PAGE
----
Penn State football finally gets back on the field
Penn State athletic director Dave Joyner and Barry Alvarez, his Wisconsin counterpart, have discussed creating a trophy for the Big Ten rivals' annual football game. It may be the only trophy Penn State plays for in the foreseeable future.
The Nittany Lions open training camp Monday under the weight of NCAA sanctions that include a four-year ban on postseason play and have cost Penn State several key players.
That Penn State didn't experience a mass exodus following the July 23 announcement of unprecedented penalties speaks to a widely shared belief among those in the program: The Nittany Lions are playing for something bigger than a bowl game or the Big Ten title.
“The revival of Penn State as a whole and the Penn State community is really sitting on our back,” junior tight end Garry Gilliam said. “If we come out and win each game and handle our business with class, that's really going to send a message to everyone in the nation and world that Penn State's still one of the top universities in the country. We have a lot riding on this season.”
That may be an understatement: Penn State will be the country's most scrutinized program this season and beyond.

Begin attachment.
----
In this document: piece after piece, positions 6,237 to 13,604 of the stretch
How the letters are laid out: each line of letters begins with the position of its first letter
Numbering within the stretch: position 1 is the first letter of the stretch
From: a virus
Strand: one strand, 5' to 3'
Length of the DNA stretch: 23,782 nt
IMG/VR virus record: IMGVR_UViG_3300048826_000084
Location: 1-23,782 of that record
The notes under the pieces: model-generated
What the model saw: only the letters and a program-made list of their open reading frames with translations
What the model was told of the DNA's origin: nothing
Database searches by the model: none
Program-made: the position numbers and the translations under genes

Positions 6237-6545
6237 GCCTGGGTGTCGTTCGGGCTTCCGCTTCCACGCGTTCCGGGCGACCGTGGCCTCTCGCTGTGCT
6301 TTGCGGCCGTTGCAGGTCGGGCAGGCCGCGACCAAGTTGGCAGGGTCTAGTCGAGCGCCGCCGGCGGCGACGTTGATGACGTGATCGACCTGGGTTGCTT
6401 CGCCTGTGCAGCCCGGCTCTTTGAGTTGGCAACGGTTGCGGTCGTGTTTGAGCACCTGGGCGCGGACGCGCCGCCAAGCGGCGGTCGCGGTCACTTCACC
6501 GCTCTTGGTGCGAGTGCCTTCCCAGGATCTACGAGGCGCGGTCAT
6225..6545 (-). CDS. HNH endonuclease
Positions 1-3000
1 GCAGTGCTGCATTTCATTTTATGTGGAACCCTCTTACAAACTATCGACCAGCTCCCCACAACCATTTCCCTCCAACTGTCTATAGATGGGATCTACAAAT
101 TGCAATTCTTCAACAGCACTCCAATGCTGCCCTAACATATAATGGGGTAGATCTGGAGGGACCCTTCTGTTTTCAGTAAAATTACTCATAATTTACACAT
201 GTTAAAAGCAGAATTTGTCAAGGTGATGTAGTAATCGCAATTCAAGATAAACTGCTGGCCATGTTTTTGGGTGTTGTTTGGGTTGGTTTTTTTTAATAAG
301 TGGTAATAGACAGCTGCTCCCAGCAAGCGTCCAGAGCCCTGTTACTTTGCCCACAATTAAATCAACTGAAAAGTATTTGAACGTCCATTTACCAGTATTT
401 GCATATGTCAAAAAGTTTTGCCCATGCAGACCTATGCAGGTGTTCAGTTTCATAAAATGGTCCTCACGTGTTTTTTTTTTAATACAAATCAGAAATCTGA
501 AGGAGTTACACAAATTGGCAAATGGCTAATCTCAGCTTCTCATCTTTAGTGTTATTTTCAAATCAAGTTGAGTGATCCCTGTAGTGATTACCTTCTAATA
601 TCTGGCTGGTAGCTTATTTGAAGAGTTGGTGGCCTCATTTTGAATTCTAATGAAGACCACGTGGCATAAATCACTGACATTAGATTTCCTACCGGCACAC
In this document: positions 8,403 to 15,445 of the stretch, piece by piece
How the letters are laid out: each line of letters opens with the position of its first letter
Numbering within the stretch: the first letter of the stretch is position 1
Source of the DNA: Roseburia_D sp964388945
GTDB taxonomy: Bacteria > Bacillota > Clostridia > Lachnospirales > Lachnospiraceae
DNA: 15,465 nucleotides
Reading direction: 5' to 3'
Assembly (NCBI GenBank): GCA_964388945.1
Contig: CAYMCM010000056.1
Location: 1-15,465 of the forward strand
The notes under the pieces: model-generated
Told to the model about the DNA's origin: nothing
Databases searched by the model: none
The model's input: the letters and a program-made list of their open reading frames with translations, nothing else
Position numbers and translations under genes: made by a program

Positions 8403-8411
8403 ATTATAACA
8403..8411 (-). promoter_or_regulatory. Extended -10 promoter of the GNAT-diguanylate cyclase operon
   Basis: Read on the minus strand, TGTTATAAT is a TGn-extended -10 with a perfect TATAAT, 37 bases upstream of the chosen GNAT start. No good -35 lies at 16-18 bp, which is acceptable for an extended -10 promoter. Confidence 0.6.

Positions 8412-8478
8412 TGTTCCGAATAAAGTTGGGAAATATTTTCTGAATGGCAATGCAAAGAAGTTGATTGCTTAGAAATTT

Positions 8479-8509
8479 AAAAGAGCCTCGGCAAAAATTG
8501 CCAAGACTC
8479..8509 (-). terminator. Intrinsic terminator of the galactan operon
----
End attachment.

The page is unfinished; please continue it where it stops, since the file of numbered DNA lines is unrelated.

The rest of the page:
The NCAA hammered the Nittany Lions in the aftermath of the Jerry Sandusky sex abuse scandal and punished the program for what president Mark Emmert said was a football culture run amok. The NCAA also waived traditional transfer rules for Penn State's current players, but the Nittany Lions suffered minimal losses, at least from a numbers standpoint.
Only nine players have left the program, and coach Bill O'Brien made it clear that those who take part in preseason practice are expected to stay for the entire season.
“The fact that we stick together through a time like this, that's going to go a long way,” senior linebacker Michael Mauti said. “We're going to look back years from now and see how special that really was. I don't think wins and losses are going to determine whether this season's successful. And believe me — I don't like losing. I hate losing more than I like winning.”
The loss of tailback Silas Redd, who rushed for 1,241 yards last season, and several other starters from 2011 won't be easy to weather. One intangible that should benefit the Nittany Lions is shared adversity has made the players closer. They also won't lack motivation, given the criticism the program has absorbed.
“We don't have a bowl game,” senior defensive tackle Jordan Hill said, “but we'll treat every game like one.”
The start of preseason drills will bring a semblance of normalcy for players who have experienced anything but in the past two weeks. Senior fullback Michael Zordich said it will be a relief to focus on blocking and tackling.
“You train all year to play football and you go through all of this stuff, and then you're finally on the football field,” he said. “You just kind of let your hair down and go play.”
Scott Brown is a staff writer for Trib Total Media. He can be reached at firstname.lastname@example.org.